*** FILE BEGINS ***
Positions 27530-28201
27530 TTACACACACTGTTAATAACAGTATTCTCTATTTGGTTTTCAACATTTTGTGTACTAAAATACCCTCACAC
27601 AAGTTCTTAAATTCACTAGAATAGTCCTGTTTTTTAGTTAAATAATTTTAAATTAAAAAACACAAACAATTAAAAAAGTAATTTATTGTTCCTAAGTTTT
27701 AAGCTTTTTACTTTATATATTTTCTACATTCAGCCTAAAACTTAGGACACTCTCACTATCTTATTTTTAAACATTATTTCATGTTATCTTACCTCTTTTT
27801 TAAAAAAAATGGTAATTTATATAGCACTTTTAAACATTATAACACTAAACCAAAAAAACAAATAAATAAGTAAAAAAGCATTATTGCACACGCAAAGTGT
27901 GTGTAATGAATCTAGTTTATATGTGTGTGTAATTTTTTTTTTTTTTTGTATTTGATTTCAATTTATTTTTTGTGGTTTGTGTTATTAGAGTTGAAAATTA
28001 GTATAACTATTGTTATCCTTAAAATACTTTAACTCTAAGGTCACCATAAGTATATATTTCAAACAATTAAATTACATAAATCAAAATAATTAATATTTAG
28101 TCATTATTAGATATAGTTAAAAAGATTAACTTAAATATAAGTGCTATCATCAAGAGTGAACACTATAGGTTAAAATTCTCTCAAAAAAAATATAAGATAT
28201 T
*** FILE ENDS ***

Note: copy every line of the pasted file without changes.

Positions 27530-28201
27530 TTACACACACTGTTAATAACAGTATTCTCTATTTGGTTTTCAACATTTTGTGTACTAAAATACCCTCACAC
27601 AAGTTCTTAAATTCACTAGAATAGTCCTGTTTTTTAGTTAAATAATTTTAAATTAAAAAACACAAACAATTAAAAAAGTAATTTATTGTTCCTAAGTTTT
27701 AAGCTTTTTACTTTATATATTTTCTACATTCAGCCTAAAACTTAGGACACTCTCACTATCTTATTTTTAAACATTATTTCATGTTATCTTACCTCTTTTT
27801 TAAAAAAAATGGTAATTTATATAGCACTTTTAAACATTATAACACTAAACCAAAAAAACAAATAAATAAGTAAAAAAGCATTATTGCACACGCAAAGTGT
27901 GTGTAATGAATCTAGTTTATATGTGTGTGTAATTTTTTTTTTTTTTTGTATTTGATTTCAATTTATTTTTTGTGGTTTGTGTTATTAGAGTTGAAAATTA
28001 GTATAACTATTGTTATCCTTAAAATACTTTAACTCTAAGGTCACCATAAGTATATATTTCAAACAATTAAATTACATAAATCAAAATAATTAATATTTAG
28101 TCATTATTAGATATAGTTAAAAAGATTAACTTAAATATAAGTGCTATCATCAAGAGTGAACACTATAGGTTAAAATTCTCTCAAAAAAAATATAAGATAT
28201 T